Defending Complaints at the College of Occupational Therapists of Ontario

Valerie Wise has been defending professionals, like occupational therapists, facing complaints for almost 30 years.  Often clients will say – if I just explain that I didn’t do it, won’t this complaint go away?

Unfortunately – if the complaint raises serious issues – no.

The complaint process set out in the Regulated Health Professions Act is the same for all health professionals, including occupational therapists.  Other legislation – like the Ontario College of Teachers Act or the Veterinarians Act establishes a similar two-step process.

Inquiries, Complaints and Reports Committee

First, there is a committee that receives and reviews the complaints.  The “complaints committee” (called the Inquiries, Complaints and Reports Committee – or ICRC  - at health Colleges) review paper:  complaints, written responses, reports of investigators, etc.  They do not hear from live witnesses and are not permitted to make “credibility assessments” – ie., determine who is more or less credible or believable.

The function of this committee is a “screening” function.  The question they answer is:  If true, are the allegations serious enough that they should be referred to the Discipline Committee?  If the answer to that question is “yes”, the occupational therapist will be referred to the Discipline Committee for a hearing.

There is a secondary inquiry – whether there is a reasonable prospect that the concerns raised in the complaint could be proven at a discipline hearing.  However, because the ICRC does not hear from live witnesses and does not make determinations of “credibility”, as long as there is some admissible evidence the ICRC will usually refer the matter to the Discipline Committee.

During the Investigation

The scope of the investigation varies, depending on the situation.  An investigator may be appointed, who may interview the complainant, witnesses, and finally the occupational therapist. 

Strategic considerations about how to handle the investigation phase are different with every case, and it is important to work with a lawyer who is experienced and can explain the options, risks, and likely outcomes.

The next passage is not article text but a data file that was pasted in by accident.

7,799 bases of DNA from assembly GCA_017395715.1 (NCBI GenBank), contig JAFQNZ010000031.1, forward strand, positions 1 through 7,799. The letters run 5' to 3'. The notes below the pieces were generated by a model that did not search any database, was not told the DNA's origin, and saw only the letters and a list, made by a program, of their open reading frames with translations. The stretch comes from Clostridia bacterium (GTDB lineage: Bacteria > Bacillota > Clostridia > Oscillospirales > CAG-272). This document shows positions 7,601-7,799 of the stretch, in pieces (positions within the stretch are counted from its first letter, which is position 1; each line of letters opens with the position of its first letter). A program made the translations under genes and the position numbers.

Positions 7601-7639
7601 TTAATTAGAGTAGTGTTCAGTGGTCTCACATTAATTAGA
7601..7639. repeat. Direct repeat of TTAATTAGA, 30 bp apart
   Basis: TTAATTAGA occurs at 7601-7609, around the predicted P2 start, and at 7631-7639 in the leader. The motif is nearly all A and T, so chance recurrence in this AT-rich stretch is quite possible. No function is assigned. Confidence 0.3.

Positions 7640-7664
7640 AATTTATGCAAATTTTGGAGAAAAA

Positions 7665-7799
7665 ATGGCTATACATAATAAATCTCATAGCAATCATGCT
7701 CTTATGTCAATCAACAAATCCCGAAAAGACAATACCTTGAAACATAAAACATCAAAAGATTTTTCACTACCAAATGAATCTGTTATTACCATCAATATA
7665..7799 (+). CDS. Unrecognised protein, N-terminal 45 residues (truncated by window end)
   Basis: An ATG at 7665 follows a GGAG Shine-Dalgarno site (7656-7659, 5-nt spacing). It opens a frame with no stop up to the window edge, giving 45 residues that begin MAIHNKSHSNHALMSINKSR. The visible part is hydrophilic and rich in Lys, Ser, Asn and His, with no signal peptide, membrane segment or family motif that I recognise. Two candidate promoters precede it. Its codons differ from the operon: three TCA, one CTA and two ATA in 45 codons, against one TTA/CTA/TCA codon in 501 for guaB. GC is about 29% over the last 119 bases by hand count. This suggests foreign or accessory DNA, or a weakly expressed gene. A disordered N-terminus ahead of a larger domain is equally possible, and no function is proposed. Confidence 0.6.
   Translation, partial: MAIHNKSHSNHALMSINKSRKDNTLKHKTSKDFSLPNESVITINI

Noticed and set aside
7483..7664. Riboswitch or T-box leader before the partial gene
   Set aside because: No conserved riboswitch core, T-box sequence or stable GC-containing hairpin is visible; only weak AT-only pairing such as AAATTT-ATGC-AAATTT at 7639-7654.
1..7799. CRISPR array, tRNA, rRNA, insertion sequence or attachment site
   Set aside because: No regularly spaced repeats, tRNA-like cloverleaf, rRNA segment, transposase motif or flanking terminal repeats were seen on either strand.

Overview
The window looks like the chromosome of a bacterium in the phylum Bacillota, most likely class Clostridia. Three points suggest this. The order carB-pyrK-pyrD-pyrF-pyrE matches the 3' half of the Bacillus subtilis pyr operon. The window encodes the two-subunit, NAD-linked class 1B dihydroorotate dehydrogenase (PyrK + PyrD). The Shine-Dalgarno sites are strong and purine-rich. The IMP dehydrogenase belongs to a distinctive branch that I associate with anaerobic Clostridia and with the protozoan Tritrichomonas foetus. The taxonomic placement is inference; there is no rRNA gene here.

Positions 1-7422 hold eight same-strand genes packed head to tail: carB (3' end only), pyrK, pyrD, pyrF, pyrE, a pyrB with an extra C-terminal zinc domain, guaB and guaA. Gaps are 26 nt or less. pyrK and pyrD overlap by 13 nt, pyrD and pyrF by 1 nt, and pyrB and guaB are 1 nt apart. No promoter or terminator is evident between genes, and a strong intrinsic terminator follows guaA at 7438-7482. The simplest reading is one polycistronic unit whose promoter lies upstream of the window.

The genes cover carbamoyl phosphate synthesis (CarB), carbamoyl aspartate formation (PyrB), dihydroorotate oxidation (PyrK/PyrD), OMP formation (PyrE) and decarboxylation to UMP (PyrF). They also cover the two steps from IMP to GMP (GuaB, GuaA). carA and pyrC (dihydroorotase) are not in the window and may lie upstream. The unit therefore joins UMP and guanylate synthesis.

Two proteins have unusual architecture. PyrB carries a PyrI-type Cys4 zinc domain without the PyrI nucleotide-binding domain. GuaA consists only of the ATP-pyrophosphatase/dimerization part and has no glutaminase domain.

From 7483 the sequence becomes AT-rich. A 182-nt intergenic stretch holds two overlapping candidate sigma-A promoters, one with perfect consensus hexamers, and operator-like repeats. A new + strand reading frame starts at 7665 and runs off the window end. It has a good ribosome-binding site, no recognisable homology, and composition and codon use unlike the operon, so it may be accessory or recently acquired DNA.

An occupational therapist is not entitled to as many procedural protections during the investigation phase and clients are often surprised by the breadth of the investigatory powers of the College.

What Does a Referral to Discipline Mean?

Because the ICRC of the College simply considers whether the allegations – if true – are serious, an occupational therapist can be referred to the Discipline Committee even if he or she did not commit the act of professional misconduct alleged.

A referral does not mean that the College believes the complainant.  It does not mean that the occupational therapist has “lost” some determination.  It simply means that the allegations are serious and there is some admissible evidence to prove them. 

When a referral is made to discipline, the College issues a “Notice of Hearing”.  The Notice of Hearing sets out the allegations of professional misconduct against the occupational therapist as set out in the professional misconduct regulation under the Occupational Therapy Act.

That Notice of Hearing must be posted on the website of the College of Occupational Therapists of Ontario, often on a page listing upcoming hearings and also with the occupational therapist’s name on the Public Register.

Next Step:  Formal Hearing

There will then be a formal hearing – either contested or uncontested – at which a panel of the Discipline Committee of the College will hear from live witnesses (if contested) or consider an Agreed Statement of Facts (if uncontested).   Ultimately, the panel will decide what if any findings of professional misconduct to make against the occupational therapist and what penalty should flow from those findings.

Legal Advice

Although the steps of the process are the same, the strategic plan to guide the occupational therapist through the process is unique to every situation.  A general explanation as set out above is no substitute for legal advice, specific to your case.

At Wise Health Law, we have the expertise and experience to guide you through your interactions with the College of Occupational Therapists of Ontario.  Every step is strategic, and it is important to retain counsel early.  We will explain your options and assist you in planning, whatever option you choose and however serious the possible outcome.  We will make sure you feel supported and will fight for you.